Wanderlust Proves Yoga and Indie Rock Are Not Exclusive


Previously the term “wanderlust” evoked one image in our mind: mushrooms. And, Bjork’s amazing 3-D music video for the track “Wanderlust” directed by Encyclopedia Pictura… which absolutely involved mushrooms. But now it’s our favorite new music festival, too. According to its website, Wanderlust is a new kind of fest that marries yoga and rock n’ roll. Situated in Lake Tahoe in a lush part of Northern California, there were tons of opportunities for eating fruit, shopping for hippie accessories, and going on a hike or two in spite of the surprisingly sweltering weather.

We came from San Francisco and at first, were a little apprehensive… a music festival at a ski resort? Why does that sound remotely like Sundance? But it worked.

Especially when fans had the opportunity to ride a gondola to the Gold Coast Stage with Andrew Bird. True story. Musicians included but were not limited to: Broken Social Scene, Jenny Lewis, Common, Gillian Welch, Sharon Jones & the Dap Kings, Girl Talk, and Spoon. (It was even more exciting when they banned together. A Gillian Welch/Jenny Lewis duet was truly inspiring.)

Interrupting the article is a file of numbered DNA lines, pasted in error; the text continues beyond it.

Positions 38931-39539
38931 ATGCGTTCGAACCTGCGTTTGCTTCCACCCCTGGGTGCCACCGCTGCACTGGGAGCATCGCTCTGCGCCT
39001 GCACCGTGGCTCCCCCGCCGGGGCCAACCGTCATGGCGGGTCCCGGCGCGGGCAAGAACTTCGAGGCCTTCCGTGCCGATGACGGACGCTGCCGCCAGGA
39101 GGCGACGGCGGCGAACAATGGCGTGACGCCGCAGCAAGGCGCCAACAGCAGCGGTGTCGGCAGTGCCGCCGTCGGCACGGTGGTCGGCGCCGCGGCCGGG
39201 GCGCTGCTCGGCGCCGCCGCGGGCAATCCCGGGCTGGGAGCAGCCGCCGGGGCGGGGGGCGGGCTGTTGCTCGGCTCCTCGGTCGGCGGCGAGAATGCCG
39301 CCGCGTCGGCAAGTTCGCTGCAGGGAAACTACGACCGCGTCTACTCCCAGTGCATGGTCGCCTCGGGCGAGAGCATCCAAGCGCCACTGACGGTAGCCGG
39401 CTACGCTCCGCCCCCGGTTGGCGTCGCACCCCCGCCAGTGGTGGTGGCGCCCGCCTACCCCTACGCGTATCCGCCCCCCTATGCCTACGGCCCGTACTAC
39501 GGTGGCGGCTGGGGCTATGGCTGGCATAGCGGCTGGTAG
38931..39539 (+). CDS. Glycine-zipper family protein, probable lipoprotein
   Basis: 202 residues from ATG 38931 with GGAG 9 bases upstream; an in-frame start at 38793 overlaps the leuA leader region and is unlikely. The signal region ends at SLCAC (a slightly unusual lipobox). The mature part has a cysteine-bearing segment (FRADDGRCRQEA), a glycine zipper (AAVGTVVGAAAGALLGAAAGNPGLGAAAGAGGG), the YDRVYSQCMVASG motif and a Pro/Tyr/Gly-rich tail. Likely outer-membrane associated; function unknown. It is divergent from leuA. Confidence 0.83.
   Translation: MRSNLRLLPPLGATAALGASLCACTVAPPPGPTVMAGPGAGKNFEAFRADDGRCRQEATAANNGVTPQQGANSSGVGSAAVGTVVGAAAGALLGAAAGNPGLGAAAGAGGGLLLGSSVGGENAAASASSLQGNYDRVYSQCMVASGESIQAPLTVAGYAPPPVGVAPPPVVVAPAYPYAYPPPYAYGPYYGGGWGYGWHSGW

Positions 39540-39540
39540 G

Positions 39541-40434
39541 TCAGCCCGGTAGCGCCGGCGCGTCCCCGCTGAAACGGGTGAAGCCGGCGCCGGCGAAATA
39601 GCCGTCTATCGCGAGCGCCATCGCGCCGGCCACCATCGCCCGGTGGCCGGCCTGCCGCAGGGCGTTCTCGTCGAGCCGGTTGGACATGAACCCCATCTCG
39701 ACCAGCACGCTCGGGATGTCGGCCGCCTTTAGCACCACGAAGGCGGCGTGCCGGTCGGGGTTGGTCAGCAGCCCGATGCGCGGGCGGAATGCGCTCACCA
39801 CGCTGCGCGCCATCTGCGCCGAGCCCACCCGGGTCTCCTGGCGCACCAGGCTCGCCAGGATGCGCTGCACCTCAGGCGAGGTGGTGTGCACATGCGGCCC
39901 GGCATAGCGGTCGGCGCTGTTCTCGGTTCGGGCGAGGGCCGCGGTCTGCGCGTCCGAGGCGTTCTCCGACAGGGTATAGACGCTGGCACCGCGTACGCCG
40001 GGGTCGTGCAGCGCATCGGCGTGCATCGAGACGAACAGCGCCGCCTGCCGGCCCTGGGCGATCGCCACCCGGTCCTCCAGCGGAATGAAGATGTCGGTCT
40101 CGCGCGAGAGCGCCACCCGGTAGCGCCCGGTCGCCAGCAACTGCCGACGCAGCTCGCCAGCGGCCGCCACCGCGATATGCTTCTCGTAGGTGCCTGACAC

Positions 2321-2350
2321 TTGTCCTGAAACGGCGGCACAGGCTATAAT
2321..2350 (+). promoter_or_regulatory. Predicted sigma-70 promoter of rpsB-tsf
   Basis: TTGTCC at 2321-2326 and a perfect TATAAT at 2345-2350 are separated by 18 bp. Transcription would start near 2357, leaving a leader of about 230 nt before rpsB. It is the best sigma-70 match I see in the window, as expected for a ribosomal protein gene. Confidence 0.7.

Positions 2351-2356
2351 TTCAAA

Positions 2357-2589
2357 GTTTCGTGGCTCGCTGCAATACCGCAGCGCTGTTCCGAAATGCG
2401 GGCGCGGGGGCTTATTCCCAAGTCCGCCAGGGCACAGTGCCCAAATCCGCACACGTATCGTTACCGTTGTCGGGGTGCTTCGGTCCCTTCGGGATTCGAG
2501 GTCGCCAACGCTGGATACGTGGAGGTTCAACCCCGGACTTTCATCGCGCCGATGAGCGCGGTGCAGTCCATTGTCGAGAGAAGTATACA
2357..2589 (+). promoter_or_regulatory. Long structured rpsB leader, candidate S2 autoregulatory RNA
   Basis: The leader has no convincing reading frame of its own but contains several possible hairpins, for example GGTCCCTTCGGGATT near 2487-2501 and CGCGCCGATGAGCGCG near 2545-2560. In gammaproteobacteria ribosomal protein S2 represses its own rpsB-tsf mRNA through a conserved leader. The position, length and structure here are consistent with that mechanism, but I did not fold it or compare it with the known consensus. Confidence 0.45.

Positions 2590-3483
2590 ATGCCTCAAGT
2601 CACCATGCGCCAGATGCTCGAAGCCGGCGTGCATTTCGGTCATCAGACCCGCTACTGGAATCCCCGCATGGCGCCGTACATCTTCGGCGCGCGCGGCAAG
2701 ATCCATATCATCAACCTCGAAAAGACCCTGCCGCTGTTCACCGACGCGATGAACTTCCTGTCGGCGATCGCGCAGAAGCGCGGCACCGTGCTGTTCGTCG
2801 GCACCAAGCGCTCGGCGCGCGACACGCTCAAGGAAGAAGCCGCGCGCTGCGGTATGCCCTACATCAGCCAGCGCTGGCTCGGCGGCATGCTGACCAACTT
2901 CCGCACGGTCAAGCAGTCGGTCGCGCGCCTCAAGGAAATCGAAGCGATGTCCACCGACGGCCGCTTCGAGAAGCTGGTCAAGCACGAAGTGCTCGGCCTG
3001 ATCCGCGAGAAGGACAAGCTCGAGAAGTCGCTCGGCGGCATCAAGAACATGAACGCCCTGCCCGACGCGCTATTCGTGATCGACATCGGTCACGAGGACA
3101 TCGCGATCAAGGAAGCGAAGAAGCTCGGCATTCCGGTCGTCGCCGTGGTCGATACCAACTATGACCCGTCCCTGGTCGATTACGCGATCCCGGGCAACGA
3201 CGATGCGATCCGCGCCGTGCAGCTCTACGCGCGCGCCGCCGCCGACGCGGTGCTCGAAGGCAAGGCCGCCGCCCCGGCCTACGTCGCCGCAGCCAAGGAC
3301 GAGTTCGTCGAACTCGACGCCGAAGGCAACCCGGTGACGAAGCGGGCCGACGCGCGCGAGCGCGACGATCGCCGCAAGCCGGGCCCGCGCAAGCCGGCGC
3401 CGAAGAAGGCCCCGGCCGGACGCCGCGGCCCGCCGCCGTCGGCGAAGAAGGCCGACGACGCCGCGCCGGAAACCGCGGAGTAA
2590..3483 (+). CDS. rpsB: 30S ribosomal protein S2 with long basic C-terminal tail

We remember reading an article somewhere about the festival lineup being too “indie rock.” Good musicians are good musicians. For those who appreciate both stretching bodies and grooving — this festival was tops.

The New York Times used one word to describe the few days: “polarized.” And it’s true, for the most part, you were there for yoga or you were there for the music. Kaki King said it strongly, “I’m not going to do the hippie dance… I’m going to put shoes on and I’m not going to drink any mold” (a reference to kombucha, a fermented tea). And, she continued, “I’m not going to do any yoga.” Yikes.

But regardless of what you came for, anyone could appreciate the sight of hundreds of people speckled on colored mats moving together as one. It’s certainly an image we won’t soon forget. We recommend going next year — word is that it will expand. Support yoga, support music, support being. That’s what it’s all about. And, apologies to Ms. King (you are our guitar hero), it’s silly to think that you need to be a “hippie” to understand that.